Saturday, 26 February 2011

Orange Marmalade the easy way

I’ve been making a lot of toast bread lately so I decided it was time to make some marmalade to go with it.  Marmalade is a traditional British treat that is a wonderful accompaniment to toast. I had a bunch of oranges that I needed to do something with so making Orange Marmalade turned out to be the perfect solution.  I didn’t waste the oranges and I got some delicious marmalade to boot!

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Some marmalades seem to take more effort than they’re worth, but this version is so easy. Plus, it contains no added pectin.  It uses the natural pectin from the orange peel and pith to form the gel. The work is divided over three days so the process is easy and the bitter flavor from the orange rind and pith is reduced. Another added benefit is the house smells wonderful during those three days. 

To enhance the flavor of the marmalade, you can add cloves or grated ginger.  I didn’t have any fresh ginger so I used cloves.  It tastes so good. I was concerned it would be bitter because you use the whole orange (except small slices from each end and the seeds, of course), but it’s not bitter.  It’s fabulous!  I will definitely make this again.  


Orange Marmalade

Makes: 4 cups
Recipe from Put 'em Up! by Sheri Brooks Vinton


  • 6 large oranges (I used 8 oranges)
  • 2 1/2 cups water
  • About 3 cups sugar
  • 3 whole cloves or 2 tablespoons freshly grated ginger (optional)



Follow this easy three-day process.


1st Day:

Scrub the oranges and remove and discard a small slice from each end.

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Cut the oranges into quarters and remove any seeds.

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Then slice very thinly and place in a medium nonreactive saucepan. 

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Pour the water over the orange slices and press down on the fruit to release some of the juice.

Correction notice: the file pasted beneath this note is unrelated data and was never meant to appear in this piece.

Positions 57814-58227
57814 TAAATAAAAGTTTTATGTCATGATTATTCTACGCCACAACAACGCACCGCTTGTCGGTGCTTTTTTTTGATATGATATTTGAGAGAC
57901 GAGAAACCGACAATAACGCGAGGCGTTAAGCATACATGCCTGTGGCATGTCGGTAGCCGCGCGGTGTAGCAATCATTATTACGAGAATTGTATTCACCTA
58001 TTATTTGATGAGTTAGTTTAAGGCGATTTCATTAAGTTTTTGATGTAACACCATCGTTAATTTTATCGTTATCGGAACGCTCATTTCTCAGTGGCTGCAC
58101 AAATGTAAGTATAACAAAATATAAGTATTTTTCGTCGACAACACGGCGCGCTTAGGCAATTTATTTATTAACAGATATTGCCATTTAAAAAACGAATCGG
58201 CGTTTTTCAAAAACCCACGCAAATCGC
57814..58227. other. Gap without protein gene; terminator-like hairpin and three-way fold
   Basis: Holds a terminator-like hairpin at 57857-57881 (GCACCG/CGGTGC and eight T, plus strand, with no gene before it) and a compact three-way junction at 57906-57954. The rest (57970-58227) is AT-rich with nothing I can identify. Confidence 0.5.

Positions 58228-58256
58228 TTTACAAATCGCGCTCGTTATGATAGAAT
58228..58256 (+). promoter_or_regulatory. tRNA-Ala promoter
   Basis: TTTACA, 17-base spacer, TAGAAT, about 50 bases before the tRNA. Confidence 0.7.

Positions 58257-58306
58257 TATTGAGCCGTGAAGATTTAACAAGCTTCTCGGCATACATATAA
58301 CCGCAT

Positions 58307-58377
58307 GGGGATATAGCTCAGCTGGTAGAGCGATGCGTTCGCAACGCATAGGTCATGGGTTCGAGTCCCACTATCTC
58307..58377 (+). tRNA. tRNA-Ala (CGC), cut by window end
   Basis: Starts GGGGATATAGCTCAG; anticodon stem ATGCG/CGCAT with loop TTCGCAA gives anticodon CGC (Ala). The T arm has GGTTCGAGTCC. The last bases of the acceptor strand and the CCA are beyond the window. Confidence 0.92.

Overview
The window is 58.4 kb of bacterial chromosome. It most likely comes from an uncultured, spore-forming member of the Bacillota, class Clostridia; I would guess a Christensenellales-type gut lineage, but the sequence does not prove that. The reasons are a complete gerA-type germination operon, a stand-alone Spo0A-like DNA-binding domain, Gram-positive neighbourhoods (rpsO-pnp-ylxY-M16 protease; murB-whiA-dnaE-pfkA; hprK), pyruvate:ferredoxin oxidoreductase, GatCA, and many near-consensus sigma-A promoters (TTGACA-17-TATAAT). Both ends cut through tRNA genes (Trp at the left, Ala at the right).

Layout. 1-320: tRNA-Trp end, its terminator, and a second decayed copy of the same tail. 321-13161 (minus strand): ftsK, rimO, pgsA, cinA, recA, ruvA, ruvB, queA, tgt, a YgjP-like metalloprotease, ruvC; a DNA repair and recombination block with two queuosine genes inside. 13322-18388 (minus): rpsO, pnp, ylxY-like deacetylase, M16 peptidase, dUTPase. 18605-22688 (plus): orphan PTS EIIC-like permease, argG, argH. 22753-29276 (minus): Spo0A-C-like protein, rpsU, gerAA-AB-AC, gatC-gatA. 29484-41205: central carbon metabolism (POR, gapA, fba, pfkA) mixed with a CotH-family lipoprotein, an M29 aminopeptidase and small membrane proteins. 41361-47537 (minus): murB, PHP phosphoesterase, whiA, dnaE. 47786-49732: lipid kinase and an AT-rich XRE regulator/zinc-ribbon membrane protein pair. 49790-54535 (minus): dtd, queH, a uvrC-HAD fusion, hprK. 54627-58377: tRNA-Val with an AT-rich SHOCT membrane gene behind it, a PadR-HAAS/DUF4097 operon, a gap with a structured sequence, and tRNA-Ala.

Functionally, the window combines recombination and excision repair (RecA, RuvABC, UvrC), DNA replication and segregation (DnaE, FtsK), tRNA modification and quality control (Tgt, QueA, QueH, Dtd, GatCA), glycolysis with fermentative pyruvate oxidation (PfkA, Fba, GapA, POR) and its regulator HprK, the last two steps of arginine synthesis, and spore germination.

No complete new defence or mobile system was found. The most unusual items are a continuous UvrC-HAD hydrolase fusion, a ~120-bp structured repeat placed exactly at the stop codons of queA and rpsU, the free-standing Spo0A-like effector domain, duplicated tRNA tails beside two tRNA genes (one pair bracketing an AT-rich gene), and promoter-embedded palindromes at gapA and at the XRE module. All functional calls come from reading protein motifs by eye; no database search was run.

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Cover the pan with a tea towel and set aside on your counter overnight.

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2nd Day:

The next day, bring the mixture to a boil, and then simmer until the rinds are tender, about 30 minutes.  Cool, cover, and set aside at room temperature again.

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3rd Day:

On the third day, measure the cooled mixture and return it to the saucepan with an equal amount of sugar and the cloves.

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Bring to a boil and cook, stirring frequently, until the marmalade gels, about 30 minutes. 

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Let cool for about 5 minutes, stirring occasionally to release air bubbles.  Skim off any foam and discard cloves.

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Ladle marmalade into clean, hot 4-ounce or half-pint canning jars, leaving 1/4 inch of headspace.  Release the trapped air. 

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Wipe the rims clean; center lids on the jars and screw on jar bands.  Process for 10 minutes.  Refer to the instructions at the National Center for Home Preservation.

Turn off heat, remove canner lid, and let jars rest in the water for 5 minutes.

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Remove jars and set aside for 24 hours.  Check seals, then store in a cool, dark place for up to 1 year.

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Happy Canning and Baking!


Here are some of the references I use in my canning adventures.

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